Operation Market Garden evokes images of the classic film A Bridge Too Far, where paratroopers led by Sean Connery fight a pitched battle against the German hordes, while hoping to be relieved by Allied ground forces advancing all the way from the Belgian border towards Arnhem. In September 1944 the Germans were on the backfoot and retreating. In the north of the Belgian borders, there was a huge gap in the German lines. The door to the Third Reich seemed open. Like water, an army attacks the gaps — the voids — and rather than trying to muscle trough the Siegfried line, Field Marshal Montgomery saw the opportunity to take the path of least resistance to bypass these defensive lines and attack the Rurh area, Germany’s industrial heart.
However a 24-hour pause not only made the allies lose momentum but also gave German commanders the opportunity to reorganize their retreating forces and send them right back to grind the allied advance to a halt. This and some other factors resulted in the what’s now called a magnificent disaster wherein more people lost their lives than during the landings in Normandy.
The week of 17th September 2019, exactly 75 years after the launch of the operation, the commemoration of the paradrops as well as the main thrust, which started from the bridgehead at Joe’s Bridge (Bridge No.9 on the Bocholt-Herentals Canal) in the Belgian city of Lommel to proceed through Eindhoven in the direction of Arnhem, received a lot of media coverage.
Lesser known are the two side flanks departing from Gheel, which is situated West of the city of Lommel and Sint-Huibrechts-Lille, which is situated east of Lommel. The operation launched by the British VIII corps from Sint-Huibrechts-Lille in the north east of Belgium close to the Dutch border was codenamed ‘Operation Hurry On’. Their goal: provide right flank cover for the main thrust to protect them from being attacked by reinforcements from Germany and clearing the area from German activity which could cause further delay of the main thrust. Launched on the night of 18th-19th of September 1944 the operation kicked off with an assault river crossing of the Meuse-Escaut canal by night. The assault was executed by the Royal Ulster Rifles, Lincolnshire regiment and the King’s Own Scottish Borderers and was supported by artillery fire as well as a new lighting technique called Monty’s Moonlight or Artificial Moonlight where they cast beams of searchlights against the clouds resulting in the effect of a clear night sky with as the name already mentions moonlight. This was provided by the 474th searchlight division. The pitched battle resulted in many casualties. Eyewitnesses compared the scene with a scene from Dante’s inferno, with mortar fire, tracer fire, flares, the light from burning farm-houses in the distance.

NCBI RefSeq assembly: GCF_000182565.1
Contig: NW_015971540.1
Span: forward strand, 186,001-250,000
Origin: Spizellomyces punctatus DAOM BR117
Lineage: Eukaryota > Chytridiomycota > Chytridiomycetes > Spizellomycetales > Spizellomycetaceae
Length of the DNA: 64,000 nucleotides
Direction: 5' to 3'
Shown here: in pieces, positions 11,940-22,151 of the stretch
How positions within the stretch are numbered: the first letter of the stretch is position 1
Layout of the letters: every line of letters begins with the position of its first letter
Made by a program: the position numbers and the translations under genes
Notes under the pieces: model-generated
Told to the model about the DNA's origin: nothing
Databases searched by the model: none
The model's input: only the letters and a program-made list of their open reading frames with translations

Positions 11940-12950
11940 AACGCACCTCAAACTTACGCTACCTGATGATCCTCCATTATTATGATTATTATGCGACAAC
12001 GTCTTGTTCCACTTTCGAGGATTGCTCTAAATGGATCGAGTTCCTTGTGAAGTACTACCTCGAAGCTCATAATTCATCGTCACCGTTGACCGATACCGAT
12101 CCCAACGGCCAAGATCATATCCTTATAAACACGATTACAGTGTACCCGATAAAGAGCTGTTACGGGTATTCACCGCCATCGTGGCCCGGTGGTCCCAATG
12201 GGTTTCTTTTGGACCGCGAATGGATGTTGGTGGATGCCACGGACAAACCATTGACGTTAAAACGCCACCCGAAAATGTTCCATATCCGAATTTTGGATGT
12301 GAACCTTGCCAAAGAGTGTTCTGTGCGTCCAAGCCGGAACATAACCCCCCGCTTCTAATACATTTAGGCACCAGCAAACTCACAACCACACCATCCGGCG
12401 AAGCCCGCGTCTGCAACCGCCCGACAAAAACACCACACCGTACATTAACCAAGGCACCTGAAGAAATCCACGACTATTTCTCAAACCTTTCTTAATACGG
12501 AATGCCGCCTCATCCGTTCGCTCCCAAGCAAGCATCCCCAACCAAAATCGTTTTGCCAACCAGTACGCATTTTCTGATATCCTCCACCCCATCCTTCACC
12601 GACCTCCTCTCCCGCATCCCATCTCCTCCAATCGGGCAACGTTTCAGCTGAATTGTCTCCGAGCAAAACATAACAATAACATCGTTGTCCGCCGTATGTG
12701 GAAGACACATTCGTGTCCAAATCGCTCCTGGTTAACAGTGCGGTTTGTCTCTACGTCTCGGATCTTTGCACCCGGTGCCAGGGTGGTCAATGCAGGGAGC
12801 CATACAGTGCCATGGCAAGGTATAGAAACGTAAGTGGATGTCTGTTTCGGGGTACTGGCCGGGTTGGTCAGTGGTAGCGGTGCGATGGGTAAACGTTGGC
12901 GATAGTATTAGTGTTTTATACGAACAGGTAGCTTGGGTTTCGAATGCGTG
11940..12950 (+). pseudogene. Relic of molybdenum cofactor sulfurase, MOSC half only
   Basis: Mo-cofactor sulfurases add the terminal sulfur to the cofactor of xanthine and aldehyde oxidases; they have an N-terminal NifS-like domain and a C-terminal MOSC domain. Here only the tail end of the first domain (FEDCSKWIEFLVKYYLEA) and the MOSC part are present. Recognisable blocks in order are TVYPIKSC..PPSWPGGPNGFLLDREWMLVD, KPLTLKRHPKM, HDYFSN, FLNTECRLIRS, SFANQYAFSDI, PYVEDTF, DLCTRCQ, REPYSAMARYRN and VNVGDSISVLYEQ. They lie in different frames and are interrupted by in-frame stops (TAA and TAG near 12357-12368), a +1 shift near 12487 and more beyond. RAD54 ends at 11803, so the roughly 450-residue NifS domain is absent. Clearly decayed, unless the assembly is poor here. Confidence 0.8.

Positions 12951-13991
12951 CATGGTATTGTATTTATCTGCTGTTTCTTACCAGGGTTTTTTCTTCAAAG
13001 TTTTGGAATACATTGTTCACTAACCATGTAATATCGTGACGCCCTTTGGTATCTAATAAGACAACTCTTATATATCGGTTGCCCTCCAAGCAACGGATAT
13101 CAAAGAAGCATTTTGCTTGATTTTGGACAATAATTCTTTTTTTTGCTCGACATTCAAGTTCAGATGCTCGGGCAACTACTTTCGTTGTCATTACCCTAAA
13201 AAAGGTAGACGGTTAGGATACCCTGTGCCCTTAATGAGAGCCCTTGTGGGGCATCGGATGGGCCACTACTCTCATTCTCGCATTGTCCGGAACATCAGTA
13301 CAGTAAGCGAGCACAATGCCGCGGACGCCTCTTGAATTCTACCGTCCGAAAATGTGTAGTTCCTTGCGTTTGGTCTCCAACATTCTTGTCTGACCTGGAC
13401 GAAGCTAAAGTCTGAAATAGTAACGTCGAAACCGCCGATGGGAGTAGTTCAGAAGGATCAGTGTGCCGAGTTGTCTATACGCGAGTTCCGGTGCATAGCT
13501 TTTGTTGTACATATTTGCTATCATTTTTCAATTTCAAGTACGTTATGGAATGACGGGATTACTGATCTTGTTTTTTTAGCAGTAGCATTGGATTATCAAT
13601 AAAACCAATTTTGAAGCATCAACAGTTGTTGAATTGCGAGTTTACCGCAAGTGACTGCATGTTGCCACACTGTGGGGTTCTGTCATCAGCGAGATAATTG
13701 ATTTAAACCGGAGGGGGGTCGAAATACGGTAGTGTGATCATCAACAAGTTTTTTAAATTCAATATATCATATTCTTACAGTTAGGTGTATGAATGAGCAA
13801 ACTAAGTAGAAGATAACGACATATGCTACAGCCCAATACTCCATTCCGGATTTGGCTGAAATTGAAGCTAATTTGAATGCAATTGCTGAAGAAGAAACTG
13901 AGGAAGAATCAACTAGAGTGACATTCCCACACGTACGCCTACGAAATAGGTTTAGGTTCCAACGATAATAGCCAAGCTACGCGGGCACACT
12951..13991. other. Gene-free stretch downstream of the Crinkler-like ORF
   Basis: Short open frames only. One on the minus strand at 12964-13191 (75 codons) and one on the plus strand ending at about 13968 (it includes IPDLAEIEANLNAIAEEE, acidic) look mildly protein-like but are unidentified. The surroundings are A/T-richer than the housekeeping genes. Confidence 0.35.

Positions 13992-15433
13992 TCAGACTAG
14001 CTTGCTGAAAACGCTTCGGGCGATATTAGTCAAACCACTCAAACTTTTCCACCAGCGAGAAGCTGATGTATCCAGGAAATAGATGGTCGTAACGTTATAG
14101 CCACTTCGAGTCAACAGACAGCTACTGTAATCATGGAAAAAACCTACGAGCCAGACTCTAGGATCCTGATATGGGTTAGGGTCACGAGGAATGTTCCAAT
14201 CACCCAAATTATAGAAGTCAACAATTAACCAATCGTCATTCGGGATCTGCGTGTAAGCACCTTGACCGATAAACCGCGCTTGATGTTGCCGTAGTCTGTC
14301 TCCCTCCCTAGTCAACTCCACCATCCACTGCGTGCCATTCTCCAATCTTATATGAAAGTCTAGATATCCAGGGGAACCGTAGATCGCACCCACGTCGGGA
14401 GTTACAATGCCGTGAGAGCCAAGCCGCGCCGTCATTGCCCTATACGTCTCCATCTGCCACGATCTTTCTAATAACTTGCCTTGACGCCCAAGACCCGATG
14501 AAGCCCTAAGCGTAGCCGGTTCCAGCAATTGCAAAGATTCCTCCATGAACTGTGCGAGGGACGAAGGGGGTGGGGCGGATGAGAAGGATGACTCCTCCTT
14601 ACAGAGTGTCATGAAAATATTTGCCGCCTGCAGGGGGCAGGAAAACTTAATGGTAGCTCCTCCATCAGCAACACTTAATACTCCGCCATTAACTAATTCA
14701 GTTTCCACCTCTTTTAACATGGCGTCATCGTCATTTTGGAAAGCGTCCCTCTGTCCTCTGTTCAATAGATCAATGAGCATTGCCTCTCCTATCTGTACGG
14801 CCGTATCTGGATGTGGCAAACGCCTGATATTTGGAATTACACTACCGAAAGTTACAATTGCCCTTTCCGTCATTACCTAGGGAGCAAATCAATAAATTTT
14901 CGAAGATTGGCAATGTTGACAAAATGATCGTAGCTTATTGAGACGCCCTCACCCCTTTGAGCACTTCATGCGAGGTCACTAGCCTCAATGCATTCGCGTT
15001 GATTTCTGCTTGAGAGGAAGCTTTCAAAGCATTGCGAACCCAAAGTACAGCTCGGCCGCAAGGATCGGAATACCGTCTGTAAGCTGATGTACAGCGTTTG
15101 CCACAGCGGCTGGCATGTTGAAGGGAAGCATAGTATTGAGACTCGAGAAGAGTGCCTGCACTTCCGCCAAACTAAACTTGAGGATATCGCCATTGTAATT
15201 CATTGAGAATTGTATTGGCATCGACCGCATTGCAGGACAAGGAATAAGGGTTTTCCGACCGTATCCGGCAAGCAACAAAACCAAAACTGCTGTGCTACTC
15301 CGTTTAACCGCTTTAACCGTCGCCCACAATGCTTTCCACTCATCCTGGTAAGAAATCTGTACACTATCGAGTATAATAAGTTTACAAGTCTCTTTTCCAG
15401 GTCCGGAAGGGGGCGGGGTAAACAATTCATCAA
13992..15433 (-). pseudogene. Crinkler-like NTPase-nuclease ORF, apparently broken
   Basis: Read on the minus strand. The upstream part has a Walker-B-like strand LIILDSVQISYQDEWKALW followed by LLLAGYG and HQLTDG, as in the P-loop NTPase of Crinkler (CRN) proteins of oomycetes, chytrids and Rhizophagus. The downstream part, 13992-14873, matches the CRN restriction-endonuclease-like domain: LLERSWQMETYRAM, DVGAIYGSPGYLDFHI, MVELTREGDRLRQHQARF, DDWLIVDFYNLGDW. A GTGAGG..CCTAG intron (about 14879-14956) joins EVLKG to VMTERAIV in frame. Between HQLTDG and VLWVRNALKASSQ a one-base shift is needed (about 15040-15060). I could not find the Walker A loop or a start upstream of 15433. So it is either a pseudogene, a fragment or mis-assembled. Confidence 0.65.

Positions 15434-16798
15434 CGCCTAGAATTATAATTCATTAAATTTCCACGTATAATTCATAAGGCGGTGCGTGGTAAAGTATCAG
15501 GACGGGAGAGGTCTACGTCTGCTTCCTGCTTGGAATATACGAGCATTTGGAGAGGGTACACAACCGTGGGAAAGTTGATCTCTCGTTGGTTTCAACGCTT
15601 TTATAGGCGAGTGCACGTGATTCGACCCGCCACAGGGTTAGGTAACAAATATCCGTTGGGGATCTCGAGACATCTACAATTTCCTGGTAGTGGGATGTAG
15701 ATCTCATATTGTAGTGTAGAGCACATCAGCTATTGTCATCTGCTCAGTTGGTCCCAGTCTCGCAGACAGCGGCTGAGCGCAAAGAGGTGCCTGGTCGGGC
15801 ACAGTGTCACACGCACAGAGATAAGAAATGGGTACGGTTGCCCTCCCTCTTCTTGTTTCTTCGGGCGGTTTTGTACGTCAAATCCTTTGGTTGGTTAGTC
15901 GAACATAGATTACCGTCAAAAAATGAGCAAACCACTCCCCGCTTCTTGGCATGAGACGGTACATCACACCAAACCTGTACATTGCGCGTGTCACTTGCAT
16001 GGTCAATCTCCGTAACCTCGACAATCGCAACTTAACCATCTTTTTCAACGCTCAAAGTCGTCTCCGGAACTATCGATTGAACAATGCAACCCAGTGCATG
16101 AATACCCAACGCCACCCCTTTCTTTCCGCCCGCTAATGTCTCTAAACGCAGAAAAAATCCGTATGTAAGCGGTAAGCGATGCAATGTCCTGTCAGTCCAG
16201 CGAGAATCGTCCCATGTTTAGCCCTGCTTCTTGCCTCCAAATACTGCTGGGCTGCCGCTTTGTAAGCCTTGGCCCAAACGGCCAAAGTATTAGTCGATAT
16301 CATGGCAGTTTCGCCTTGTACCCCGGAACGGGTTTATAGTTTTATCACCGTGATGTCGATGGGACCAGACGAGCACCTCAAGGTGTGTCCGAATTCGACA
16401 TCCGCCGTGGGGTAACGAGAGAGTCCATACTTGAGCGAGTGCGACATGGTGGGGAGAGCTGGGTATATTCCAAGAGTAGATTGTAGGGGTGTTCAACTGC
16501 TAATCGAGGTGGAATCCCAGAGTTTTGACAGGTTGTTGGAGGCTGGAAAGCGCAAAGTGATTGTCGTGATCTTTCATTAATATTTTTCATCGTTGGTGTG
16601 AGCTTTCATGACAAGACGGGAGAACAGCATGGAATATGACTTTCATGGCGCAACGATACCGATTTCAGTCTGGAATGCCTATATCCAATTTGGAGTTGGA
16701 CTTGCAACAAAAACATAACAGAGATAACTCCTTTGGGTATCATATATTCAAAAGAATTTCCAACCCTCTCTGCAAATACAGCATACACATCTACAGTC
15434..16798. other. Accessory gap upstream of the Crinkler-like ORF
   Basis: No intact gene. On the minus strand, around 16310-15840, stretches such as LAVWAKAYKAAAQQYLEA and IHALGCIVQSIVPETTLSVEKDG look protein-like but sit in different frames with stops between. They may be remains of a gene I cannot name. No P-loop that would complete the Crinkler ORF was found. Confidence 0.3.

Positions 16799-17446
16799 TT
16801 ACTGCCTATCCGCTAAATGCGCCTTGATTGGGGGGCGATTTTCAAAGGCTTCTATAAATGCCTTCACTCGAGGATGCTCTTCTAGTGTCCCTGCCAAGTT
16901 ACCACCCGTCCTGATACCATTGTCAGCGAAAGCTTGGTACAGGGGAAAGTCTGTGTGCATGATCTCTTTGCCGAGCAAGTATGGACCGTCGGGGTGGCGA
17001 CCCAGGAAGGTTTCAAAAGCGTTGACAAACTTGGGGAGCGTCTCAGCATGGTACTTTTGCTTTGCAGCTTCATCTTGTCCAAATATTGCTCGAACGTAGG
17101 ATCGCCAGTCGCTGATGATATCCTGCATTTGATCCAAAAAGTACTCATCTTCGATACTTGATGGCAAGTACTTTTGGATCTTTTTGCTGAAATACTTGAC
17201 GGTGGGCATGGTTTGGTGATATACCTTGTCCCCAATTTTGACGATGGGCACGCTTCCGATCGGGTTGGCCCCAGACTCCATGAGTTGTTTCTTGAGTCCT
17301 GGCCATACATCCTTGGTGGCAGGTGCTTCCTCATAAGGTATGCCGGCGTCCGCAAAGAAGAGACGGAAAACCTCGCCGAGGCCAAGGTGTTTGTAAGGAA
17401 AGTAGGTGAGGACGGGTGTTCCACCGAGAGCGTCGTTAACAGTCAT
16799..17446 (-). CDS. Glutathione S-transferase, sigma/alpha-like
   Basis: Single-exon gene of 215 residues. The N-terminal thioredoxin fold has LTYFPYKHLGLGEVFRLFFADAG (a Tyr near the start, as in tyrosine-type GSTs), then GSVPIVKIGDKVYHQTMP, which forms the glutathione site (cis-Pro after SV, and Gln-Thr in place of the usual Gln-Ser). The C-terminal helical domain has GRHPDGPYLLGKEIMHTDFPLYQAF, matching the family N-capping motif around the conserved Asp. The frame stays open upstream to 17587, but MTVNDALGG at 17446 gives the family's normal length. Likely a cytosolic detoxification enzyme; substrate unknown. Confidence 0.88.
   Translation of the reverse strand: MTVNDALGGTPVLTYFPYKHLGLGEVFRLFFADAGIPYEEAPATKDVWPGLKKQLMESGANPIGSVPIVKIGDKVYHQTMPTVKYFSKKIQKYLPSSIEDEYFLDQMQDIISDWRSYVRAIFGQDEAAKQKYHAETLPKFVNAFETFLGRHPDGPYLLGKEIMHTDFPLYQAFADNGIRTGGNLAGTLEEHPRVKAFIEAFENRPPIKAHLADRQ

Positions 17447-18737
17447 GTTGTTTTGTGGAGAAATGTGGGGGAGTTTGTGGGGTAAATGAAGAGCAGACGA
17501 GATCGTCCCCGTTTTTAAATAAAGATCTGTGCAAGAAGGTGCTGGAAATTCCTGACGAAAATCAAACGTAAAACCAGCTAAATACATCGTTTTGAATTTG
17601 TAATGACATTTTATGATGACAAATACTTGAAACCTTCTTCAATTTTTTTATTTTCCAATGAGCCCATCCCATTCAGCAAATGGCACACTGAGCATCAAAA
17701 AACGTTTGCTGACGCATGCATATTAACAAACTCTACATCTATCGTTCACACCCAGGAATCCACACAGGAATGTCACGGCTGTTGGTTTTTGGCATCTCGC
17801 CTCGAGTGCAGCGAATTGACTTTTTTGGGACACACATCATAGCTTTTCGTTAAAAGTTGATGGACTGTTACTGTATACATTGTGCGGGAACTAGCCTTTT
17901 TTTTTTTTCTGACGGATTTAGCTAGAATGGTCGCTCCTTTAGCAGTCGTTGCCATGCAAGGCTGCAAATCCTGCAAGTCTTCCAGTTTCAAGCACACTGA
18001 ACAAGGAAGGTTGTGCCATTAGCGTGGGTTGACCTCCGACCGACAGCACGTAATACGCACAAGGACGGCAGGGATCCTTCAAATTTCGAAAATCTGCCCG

Immediately after the direct area north of the canal was cleared of the German presence, engineers started building bridges to get the 11th armored division across. The signalers started to set up communication lines. They were covered by machine gunners by the 2nd Middlesex regiment.
In the afternoon of the 19th of September 1944 the VIII Corps got orders to cross the canal at the right from the position where the RUR and Lincolns had crossed the canal the night before. The VIII Corps faced more resistance than expected. East Yorkshire’s A-compagnie found themselves in a pitched battle against some German cadet officers who saw this battle as an opportunity to prove themselves worthy. Both compagnies entrenched themselves near the railroad and the following day on 20th of September the village of Achel was liberated by the KOSB and Hamont by the Suffolks.
Reading the books for research you can’t but notice that the operation was massive, involving many regiments including the 2nd Lincolnshire regiment, the 2nd Royal Ulster Rifles, the 1st KOSB, the 3rd reconnaissance regiment, 474th searchlight battery; 2nd East Yorkshire, the 1st Suffolk Regiment, the 1st South Lancashire Regiment, the 2nd Middlesex Machine Gun Company, Royal Corps of Signals, Royal Engineers, Royal Artillery and the 11th Armored Division. Amongst the fallen there was also a Canadian CANLOAN officer which was a program where Canadian junior officers could volunteer to serve in the British army.
Similar events took place in Bocholt (B) , Budel (NL), Kaulille (B) Neerpelt (B), the city Lommel (B) where the main thrust was launched from and Bree (B) from where another thrust by the first Belgian Infantry Brigade was launched.